You know, it really doesn’t feel like Christmas. When I took the dog out for its annual Boxing Day walk this morning, I did not require a large coat, never mind a hat and gloves. There have been few abandonments of late, save for maybe the odd waterlogged pitch or referee getting stuck in traffic on the M6.
I really shouldn’t tempt fate like this, though. The more I talk about weather, the more likely we are to see the coldest February since records began. I recall a story in last week’s Wigan Evening Post reporting how the club’s newer recruits may struggle with the inclement conditions, so it is probably best for their –and indeed the pitch’s– sake that this mild spell prevails.
Okay, maybe I haven’t quite portrayed the importance of this glut of fixtures. Five games in two weeks counts as congestion for a club in our position without extended European, League and (presumably) FA Cup runs to worry about each year. But after recent injury woes, it doesn’t feel like the usual ‘first real test’ of our credentials – it is simply the latest in a series of high hurdles that constitute Premier League life this season.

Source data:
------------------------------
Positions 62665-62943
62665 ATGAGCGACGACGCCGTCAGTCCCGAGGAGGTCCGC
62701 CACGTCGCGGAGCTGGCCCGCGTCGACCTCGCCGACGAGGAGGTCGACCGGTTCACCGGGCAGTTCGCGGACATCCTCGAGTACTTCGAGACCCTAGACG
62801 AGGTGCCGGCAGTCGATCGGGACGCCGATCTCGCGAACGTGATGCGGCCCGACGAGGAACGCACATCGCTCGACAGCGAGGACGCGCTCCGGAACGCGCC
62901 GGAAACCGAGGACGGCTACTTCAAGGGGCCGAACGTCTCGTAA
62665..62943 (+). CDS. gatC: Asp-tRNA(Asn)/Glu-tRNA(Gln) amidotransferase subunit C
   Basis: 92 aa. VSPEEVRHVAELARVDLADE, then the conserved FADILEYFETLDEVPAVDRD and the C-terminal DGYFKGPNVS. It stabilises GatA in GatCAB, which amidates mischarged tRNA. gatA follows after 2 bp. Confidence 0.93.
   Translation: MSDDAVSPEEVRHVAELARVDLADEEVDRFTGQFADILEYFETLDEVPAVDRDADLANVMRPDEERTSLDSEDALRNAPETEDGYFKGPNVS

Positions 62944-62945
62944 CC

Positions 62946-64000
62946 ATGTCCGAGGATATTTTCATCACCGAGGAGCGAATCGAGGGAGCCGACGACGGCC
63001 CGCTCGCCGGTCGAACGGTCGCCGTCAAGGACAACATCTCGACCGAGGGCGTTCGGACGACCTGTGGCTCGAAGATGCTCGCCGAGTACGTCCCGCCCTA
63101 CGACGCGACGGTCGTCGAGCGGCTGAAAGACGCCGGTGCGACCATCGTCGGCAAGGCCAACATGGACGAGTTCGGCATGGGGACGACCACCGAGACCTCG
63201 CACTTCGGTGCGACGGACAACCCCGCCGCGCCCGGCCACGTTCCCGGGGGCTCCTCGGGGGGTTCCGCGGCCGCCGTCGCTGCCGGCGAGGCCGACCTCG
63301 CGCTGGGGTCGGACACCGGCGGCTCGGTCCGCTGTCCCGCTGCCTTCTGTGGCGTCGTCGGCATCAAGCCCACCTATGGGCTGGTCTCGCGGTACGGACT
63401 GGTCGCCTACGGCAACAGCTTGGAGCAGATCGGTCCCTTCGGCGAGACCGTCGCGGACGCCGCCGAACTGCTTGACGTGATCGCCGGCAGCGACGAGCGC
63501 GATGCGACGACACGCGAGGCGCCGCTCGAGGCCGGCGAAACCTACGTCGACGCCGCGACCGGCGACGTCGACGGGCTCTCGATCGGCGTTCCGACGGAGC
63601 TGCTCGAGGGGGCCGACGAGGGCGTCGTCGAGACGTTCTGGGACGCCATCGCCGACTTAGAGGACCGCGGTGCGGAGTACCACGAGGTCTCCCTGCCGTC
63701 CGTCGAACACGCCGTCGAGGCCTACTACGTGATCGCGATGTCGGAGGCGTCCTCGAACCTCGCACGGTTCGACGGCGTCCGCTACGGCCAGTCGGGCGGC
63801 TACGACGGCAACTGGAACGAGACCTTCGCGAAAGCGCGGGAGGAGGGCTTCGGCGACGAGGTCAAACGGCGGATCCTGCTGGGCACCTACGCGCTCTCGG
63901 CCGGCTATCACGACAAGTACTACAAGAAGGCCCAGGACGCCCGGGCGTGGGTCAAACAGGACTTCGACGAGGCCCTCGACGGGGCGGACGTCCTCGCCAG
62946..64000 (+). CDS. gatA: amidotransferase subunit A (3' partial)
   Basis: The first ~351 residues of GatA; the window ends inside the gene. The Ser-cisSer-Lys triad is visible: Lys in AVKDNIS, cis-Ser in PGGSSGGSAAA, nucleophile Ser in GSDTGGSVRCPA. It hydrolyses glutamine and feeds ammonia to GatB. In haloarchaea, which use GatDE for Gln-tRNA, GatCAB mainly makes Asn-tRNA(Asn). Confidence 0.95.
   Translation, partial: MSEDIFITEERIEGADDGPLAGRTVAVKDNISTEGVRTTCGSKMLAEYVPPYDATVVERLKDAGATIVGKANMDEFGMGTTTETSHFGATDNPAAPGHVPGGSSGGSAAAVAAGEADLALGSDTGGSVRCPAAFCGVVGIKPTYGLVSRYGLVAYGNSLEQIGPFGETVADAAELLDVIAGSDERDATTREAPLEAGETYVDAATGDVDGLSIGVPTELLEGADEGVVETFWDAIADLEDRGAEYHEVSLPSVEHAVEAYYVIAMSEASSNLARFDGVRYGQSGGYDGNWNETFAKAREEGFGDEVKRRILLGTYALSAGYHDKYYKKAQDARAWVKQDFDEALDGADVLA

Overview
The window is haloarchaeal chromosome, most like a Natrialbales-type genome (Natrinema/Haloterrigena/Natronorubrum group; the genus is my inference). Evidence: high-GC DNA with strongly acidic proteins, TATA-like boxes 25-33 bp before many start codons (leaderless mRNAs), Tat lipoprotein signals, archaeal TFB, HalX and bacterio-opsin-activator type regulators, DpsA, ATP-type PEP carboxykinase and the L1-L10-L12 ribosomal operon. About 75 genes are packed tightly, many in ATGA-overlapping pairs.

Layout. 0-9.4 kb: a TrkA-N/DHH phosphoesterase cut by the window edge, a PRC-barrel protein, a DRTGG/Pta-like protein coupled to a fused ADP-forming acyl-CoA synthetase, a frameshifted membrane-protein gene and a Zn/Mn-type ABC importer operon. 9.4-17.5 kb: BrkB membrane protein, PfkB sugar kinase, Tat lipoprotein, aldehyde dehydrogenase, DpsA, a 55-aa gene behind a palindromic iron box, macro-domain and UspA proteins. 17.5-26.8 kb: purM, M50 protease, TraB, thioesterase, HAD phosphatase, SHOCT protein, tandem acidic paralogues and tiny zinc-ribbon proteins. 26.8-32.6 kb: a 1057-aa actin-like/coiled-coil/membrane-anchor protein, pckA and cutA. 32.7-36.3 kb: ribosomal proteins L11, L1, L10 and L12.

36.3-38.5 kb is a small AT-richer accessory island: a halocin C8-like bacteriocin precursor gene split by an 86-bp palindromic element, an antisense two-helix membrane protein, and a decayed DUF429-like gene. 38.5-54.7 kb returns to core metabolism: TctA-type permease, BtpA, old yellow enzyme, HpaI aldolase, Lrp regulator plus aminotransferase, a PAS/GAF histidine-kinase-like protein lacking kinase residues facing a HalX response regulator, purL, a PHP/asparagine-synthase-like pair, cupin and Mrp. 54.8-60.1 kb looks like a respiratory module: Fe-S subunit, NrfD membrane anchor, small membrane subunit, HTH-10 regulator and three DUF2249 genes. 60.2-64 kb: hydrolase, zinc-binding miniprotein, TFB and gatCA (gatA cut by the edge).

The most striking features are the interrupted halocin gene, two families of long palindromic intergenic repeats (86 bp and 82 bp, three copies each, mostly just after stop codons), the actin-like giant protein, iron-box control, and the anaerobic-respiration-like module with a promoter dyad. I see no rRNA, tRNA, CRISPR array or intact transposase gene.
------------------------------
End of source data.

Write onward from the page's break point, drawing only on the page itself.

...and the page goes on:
Despite a creditable defensive effort against Arsenal at the DW last weekend, Martinez saw fit to further strengthen his backline, drafting in fit-again Gary Caldwell for (an injured?) Franco Di Santo. And boy, was it good to have him back at the helm, throwing himself at every challenge and charging down a number of Everton efforts.
Overall, it was pleasing to see another relatively strong defensive showing in the first half, and as the players left the pitch at half time, hope sprang anew for some unlikely points. After all, isn’t that what Wigan are best at – pulling out surprise victories over the top four?
Latics didn’t create anything of note, but this wasn’t much of a surprise considering their all-new, slightly more defensively-minded strategy. Besides, Arouna Kone isn’t in the best of goalscoring form so it would be something of a Christmas miracle if he managed it against a side such as Everton today…
In departments other than attacking, however, Wigan more than matched their opponents for 45 minutes. Nowt spectacular, but that was precisely the plan, so 10/10 in that respect.